19 April 2024

The Pressfield Synchronicities


The Man in the Velcro Mask.

Every morning since January 1 of this year, I have observed the same ritual to start my morning. I get to the office early and slip into an inflatable jacket and helmet. The radiation treatment I underwent in 2022 damaged the lymph nodes in my face. If I don’t pump my face free of the excess liquid, over time I’ll wake up mornings looking like a bullfrog. When the motor kicks on, the suit squeezes my chest and face, filling my ears with the breath of an unseen giant. In the 32 minutes it takes to run my cycle, I read a page from three books in quick succession.

And yes, I’m well aware that I’m about to sound pretentious, but work with me here. The first book is the Meditations of Marcus Aurelius. The second is The Daily Stoic, by Ryan Holiday, a collection of daily readings culled from the works of Seneca, Epictetus, and Aurelius, with Holiday’s modern commentary. The third book is a 2023 collection of daily meditations on the writing life by the author Steven Pressfield. It’s the book I devour like potato chips, often peeking ahead and blowing my daily allotment. Pressfield’s words go down smoothly, and leave me thinking and nodding for the rest of the day.

If this author’s name sounds familiar, it’s because you fit into one of three demographics. You’re one of those folks who hang out in sports bars, tossing back cocktails while glued to the Golf Channel, thus absorbing a bajillion viewings of the 2000 movie, The Legend of Bagger Vance, based on Pressfield’s first novel of the same name (pubbed 1995; 450,000 copies sold*).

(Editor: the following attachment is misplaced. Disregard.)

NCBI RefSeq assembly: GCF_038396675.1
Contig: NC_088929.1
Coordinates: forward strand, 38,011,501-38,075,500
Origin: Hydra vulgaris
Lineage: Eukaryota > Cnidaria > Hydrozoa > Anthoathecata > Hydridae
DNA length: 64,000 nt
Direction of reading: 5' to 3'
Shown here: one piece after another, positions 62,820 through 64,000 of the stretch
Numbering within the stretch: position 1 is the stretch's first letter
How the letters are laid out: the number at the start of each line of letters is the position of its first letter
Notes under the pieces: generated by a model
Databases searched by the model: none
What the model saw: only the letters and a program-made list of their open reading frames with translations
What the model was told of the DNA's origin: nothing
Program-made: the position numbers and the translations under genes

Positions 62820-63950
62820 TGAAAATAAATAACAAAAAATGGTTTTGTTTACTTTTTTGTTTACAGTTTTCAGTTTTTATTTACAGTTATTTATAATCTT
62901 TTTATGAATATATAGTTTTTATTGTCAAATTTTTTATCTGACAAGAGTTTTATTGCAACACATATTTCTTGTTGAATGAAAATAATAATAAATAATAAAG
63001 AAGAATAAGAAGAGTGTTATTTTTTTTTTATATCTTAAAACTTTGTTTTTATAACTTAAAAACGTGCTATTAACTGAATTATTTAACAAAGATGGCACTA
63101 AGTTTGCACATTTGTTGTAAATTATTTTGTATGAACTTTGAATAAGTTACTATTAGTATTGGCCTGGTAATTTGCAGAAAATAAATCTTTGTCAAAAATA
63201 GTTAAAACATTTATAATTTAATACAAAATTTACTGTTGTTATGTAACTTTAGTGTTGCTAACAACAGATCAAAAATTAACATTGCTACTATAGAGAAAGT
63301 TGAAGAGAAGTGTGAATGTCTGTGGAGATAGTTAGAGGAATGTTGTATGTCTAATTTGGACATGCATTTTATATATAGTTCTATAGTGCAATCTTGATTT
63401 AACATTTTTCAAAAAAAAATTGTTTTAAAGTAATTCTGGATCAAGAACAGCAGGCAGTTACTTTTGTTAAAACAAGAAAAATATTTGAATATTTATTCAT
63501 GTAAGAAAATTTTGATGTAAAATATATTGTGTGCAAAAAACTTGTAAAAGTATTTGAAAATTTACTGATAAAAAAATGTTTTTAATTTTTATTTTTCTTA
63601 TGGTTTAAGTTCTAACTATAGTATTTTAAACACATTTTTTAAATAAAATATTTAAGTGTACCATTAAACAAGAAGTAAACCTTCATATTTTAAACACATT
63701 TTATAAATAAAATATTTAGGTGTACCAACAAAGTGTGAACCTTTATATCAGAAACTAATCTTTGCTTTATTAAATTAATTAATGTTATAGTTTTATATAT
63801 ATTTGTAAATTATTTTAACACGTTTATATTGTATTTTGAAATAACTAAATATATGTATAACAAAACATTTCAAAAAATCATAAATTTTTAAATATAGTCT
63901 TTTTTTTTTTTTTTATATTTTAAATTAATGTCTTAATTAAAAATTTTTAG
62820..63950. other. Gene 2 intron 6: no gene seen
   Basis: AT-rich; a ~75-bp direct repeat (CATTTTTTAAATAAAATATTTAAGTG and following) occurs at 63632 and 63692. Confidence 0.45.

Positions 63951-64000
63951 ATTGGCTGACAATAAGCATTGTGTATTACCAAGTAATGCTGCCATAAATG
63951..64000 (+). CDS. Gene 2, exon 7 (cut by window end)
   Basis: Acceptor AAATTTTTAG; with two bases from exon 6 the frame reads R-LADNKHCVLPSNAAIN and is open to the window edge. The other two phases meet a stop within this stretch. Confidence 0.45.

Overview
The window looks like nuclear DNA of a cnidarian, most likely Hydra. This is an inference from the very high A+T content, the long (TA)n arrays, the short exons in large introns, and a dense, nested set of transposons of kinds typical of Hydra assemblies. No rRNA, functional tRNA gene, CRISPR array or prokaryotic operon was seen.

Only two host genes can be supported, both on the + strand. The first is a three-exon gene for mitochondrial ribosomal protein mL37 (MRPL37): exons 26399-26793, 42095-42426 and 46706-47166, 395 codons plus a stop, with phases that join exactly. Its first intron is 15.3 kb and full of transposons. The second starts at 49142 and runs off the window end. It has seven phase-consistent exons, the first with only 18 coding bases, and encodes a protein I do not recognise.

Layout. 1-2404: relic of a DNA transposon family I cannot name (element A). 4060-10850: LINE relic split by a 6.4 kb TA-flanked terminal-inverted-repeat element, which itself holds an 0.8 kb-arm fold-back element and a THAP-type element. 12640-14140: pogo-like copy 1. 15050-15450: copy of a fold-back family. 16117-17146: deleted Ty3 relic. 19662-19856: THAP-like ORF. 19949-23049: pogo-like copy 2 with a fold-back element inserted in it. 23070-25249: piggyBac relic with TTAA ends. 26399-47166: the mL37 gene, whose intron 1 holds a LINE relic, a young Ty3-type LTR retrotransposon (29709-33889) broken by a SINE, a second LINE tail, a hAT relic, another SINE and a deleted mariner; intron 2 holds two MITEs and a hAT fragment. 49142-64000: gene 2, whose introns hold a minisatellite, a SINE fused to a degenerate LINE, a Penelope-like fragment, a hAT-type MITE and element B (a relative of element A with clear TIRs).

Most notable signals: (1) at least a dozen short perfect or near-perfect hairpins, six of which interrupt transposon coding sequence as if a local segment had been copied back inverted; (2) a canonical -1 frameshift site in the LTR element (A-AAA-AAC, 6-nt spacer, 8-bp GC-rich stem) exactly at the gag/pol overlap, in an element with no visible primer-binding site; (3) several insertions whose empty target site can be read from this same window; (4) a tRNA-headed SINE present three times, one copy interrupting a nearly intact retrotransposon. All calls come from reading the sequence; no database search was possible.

Or maybe you attended a military academy, and in order to graduate your instructors had you read Pressfield’s historical novels Gates of Fire, about the Battle of Thermopylae (pubbed 1998; 1 million copies sold), or Tides of War, about the Peloponnesian War, (pubbed 2000; 125,000 copies sold).

Or you are simply a person who has dreamed of better things. You want to commit to a daily mediation practice, lift weights, lose weight, do yoga, paint, dance, or sculpt. You want to chuck your stupid day job and open an Etsy shop to sell your handmade jewelry, leatherwork, or pottery.

Or, God help you, you want to write.

In that case, you have probably read—or probably should read—Pressfield’s 2002 book, The War of Art: Break Through the Blocks and Win Your Inner Creative Battles (pubbed 2002; 500,000 copies sold).

With more than 27,000 reviews on Amazon and 103,000 on Goodreads, the latter is one of those books I had heard about forever but never bothered to pick up. One summer, when I was bouncing around the east coast with my wife on one of her research trips, I tucked War and few other slim sequels to this title in my bag and read them as we traversed nine states.

That one experience with his books sparked a series of Pressfield Synchronicities that I am still experiencing. I’ll read a nonfiction book by Writer A, who announces he is a Pressfield fan. I’ll read a book that that writer recommends, only to find that Writers B, C, and D in turn are all Pressfield fans. Everywhere you look, in other words, everything is coming up Pressfield.